Today Joshua Lawrence Chamberlain would have been 184-years-old. He was born on September 8, 1828, in Brewer, Maine. He was the oldest of five children in any very religious and sometimes rather strict family. After largely achieving a self-education, he attended Bowdoin College in Brunswick, Maine, and graduated in 1852. He then went on to the Bangor Theological Seminary where he crammed four years of education into three years. Originally he wanted to become a Congregationalist minister but I don’t think he ever really fully committed to that idea enough to make it his lifelong career. The woman he married, Fanny Adams, sort of pushed him away from the ministry because she had been raised by a minister and knew how difficult that kind of life was on the family because he would always be attending to the needs of his congregation over his own. So when they married, he became a professor at Bowdoin where he remained until the Civil War. Those with quiet years, between his marriage and the war, when he had a steady job and raised his small children.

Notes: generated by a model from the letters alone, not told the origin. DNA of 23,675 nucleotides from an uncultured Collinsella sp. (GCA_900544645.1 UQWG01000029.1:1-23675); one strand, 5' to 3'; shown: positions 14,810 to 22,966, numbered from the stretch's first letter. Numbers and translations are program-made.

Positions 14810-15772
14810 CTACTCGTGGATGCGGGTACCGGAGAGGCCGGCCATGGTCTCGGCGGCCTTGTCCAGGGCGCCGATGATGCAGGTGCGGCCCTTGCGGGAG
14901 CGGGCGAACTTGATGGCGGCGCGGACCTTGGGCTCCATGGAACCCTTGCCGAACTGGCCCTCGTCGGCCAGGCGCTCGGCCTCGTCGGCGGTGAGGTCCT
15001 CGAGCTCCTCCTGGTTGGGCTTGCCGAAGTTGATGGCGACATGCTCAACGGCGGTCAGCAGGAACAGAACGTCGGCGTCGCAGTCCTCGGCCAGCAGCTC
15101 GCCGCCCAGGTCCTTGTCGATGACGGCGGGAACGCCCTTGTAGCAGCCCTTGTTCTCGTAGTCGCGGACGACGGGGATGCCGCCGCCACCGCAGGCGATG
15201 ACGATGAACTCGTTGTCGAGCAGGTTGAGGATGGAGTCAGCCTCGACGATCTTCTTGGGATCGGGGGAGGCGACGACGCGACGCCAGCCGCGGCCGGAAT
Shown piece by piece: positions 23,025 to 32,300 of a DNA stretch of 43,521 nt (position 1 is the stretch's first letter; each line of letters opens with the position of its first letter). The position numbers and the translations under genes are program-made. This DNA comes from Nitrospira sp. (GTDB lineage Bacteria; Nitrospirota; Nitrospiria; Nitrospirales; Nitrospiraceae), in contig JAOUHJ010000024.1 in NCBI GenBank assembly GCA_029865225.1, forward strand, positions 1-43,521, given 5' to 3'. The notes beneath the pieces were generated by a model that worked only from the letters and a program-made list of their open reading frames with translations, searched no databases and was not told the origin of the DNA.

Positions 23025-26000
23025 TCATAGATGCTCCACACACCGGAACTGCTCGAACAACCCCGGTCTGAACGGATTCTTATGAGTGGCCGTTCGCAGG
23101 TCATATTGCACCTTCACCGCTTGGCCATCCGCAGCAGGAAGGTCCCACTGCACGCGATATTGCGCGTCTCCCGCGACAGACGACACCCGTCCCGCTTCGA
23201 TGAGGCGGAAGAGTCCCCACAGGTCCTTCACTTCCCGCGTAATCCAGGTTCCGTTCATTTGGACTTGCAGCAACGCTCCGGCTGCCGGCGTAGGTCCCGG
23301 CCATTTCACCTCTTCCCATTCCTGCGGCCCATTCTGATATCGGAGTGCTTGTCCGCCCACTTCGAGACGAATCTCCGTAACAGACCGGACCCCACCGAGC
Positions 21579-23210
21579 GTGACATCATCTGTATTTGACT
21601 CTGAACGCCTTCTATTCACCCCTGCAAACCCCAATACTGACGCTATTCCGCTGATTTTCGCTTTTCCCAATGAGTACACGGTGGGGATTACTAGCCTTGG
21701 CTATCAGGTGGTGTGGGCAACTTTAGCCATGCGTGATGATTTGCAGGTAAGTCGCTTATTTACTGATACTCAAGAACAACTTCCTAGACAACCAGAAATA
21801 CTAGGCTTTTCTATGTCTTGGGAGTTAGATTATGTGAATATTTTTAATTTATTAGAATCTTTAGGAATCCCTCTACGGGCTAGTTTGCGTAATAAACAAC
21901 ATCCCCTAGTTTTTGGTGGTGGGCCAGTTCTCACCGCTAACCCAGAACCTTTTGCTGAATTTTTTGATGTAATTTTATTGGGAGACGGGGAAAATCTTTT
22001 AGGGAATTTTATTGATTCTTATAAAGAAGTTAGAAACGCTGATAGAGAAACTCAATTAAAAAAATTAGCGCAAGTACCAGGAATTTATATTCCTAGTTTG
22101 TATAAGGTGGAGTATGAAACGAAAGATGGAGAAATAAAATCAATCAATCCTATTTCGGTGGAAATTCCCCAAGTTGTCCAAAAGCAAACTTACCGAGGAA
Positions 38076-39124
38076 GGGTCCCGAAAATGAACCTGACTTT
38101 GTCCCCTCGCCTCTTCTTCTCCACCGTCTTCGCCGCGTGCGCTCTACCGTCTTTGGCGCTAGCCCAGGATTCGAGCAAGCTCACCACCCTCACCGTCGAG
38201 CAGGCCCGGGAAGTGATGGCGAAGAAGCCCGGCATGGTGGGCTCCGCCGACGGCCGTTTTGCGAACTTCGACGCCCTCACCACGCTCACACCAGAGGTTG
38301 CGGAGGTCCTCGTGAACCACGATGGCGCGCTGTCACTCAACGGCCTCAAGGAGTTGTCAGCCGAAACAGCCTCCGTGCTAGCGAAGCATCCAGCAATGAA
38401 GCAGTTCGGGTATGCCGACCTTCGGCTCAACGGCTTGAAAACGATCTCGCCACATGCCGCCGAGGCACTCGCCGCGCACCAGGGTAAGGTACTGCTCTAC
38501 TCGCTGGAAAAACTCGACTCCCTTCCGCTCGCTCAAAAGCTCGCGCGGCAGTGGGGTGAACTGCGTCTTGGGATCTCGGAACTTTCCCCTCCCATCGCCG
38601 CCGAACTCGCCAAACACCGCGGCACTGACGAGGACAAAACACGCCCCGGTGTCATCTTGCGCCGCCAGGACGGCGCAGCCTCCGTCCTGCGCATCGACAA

Many of you already know about his service in the war – being commissioned lieutenant colonel of the 20th Maine, then promoted to colonel just before Gettysburg, and then receiving the only battlefield commission of the war by General Grant at Petersburg, followed by being selected by General Grant to receive the formal Confederate surrender at Appomattox. He was wounded six times during the war and once was nearly mortal. Many horses were shot out from under him in battle as well.